How does Sir Thomas Wyatt's poem "The long love" resemble Henry Howard's "Love, that doth reign"?
Sir Thomas Wyatt’s poem beginning “The long love” and Henry Howard’s poem beginning “Love, that doth reign” are highly similar, mainly because both translate poem 140 from the Rima sparse (“scattered rhymes”) sonnets by the Italian poet Francesco Petrarca (known in English as “Petrarch”). Nevertheless, despite all their similarities, the two poems also reflect the distinctive styles of their respective authors.
The basic “plots” of the two poems are the same: Love (that is, Cupid, the god associated in the Renaissance with selfish physical desire) has taken over the speaker’s heart, where he now lives and reigns. Cupid is compared to a great general who sometimes sets up his banner in the speaker’s forehead – a metaphorical way of saying that selfish yearning causes the speaker to blush. Like many Petrarchan lovers, the speaker in this poem blames his sufferings on the woman he desires. The woman encourages the speaker to control his desire by reminding himself to be reasonable, to consider the shame he should feel about his desires, and to revere God. In the meantime, she is angry about his obsession with her. In fact, her anger terrifies Cupid, who quickly retreats like a coward. At the conclusion of the poem, the speaker proclaims that he, nevertheless, will be loyal to his lord – a ironic conclusion since loyalty to Cupid means disloyalty to God.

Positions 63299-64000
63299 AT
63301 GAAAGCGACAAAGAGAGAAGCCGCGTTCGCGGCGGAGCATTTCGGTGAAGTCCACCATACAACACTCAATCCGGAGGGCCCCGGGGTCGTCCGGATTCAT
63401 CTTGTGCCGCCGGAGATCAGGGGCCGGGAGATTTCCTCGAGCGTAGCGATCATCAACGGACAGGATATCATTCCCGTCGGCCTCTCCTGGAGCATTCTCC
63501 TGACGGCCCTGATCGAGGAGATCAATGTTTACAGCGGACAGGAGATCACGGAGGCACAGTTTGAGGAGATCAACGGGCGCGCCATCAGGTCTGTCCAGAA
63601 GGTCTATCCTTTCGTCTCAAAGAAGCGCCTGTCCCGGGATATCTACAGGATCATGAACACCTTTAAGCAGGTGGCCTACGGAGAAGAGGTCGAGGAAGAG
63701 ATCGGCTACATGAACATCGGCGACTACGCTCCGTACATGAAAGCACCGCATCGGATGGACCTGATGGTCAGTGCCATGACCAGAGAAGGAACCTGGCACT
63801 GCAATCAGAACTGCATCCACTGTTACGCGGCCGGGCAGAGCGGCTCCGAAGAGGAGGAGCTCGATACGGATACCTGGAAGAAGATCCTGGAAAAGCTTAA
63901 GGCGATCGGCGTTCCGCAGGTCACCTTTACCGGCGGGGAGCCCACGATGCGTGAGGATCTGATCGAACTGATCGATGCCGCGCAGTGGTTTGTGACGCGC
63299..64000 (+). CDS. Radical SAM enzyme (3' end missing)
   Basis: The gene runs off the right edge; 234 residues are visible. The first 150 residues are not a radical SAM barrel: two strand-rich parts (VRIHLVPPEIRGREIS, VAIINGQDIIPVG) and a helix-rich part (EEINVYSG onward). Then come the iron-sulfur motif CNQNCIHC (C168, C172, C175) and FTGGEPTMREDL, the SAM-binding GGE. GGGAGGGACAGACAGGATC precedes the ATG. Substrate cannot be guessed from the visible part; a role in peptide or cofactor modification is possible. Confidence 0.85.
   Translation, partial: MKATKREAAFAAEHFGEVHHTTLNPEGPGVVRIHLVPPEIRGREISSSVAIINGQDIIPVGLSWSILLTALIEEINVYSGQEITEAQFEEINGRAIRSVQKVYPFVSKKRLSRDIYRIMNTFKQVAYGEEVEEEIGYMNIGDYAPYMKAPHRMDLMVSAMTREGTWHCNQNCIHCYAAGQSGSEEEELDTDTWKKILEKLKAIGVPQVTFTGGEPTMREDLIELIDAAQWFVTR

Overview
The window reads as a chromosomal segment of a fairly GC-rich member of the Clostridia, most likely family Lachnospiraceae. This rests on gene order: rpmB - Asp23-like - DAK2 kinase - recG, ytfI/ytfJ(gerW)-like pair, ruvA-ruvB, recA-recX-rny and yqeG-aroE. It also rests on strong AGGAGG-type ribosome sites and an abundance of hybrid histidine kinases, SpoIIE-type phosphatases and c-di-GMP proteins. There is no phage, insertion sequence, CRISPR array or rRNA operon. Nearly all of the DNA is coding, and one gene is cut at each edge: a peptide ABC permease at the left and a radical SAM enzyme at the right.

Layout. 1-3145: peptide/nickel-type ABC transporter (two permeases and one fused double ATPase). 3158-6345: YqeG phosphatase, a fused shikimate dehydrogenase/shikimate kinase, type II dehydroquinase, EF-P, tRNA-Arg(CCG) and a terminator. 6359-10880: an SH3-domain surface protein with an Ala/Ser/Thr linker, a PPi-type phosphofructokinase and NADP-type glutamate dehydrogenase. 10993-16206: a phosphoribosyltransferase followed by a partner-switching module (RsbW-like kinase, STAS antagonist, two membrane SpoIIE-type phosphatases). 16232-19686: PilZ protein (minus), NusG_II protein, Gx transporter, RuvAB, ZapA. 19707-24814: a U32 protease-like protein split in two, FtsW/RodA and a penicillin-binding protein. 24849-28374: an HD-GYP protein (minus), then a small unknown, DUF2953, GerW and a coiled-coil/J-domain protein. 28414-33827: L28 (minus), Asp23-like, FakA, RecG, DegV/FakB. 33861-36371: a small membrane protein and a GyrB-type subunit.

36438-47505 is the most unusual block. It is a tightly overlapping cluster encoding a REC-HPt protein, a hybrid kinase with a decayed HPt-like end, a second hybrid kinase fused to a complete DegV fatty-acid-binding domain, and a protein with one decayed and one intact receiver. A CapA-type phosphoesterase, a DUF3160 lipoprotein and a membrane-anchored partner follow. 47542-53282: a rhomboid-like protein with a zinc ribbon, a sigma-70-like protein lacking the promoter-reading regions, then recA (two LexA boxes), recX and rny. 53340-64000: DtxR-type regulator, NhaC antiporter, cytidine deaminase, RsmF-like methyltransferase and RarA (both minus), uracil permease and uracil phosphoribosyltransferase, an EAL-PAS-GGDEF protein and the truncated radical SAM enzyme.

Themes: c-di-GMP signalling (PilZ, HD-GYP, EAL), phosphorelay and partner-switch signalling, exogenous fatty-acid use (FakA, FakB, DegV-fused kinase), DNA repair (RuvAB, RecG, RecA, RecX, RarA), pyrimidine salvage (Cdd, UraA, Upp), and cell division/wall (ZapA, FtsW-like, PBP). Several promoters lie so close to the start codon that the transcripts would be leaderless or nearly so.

Wyatt’s poem resembles Howard’s in a variety of ways, including the following:
- Both poems depict the speaker as subservient to Cupid, the god of false love, instead of being loyal to the Christian God, the god of true love.
- Both speakers ironically accuse the woman of causing their suffering, when in fact ithe men themselves are responsible for any pain their selfish desires provoke.
- Both poems imply that the virtuous woman is far more powerful than Cupid; her mere displeasure terrifies him and quickly sends him scurrying off the field.
- Both poems end on highly ironic notes in which the speakers proclaim their continued faithfulness to Cupid. Wyatt’s poem, for instance, ends by proclaiming,
. . . good is the life ending faithfully.
Similarly, Howard’s poem ends by asserting,
Sweet is the death that taketh end by love.
Both assertions would be true if such faithfulness and love were proper faith and proper love (directed toward God, not Cupid). As it is, however, both lines bring their poems to strongly ironic conclusions, for if Cupid is a coward, the speaker who remains loyal to him is a fool.
Nevertheless, differences between the two poems definitely exist. Howard, for instance, is usually said to write in a smoother, more predictably iambic meter than Wyatt does, and this difference in the poets’ styles can be seen, for example, in line 3 of each poem. Wyatt’s third line scans as follows (with accented syllables indicated by boldface type):
Into my face presseth with bold pretense (or possibly even “pretense”)
In contrast, Howard’s phrasing is much more regularly iambic, in which the even syllables are stressed:
Oft in my face he doth his banner rest.
The rhyme schemes of the two poems differ considerably. Interestingly enough, neither English poet follows the Petrarchan rhyme scheme for a sonnet's first eight lines: abbaabba. Yet the two poems have far more similarities than differences, mainly because they are both imitate the meaning of the same Petrarchan model.
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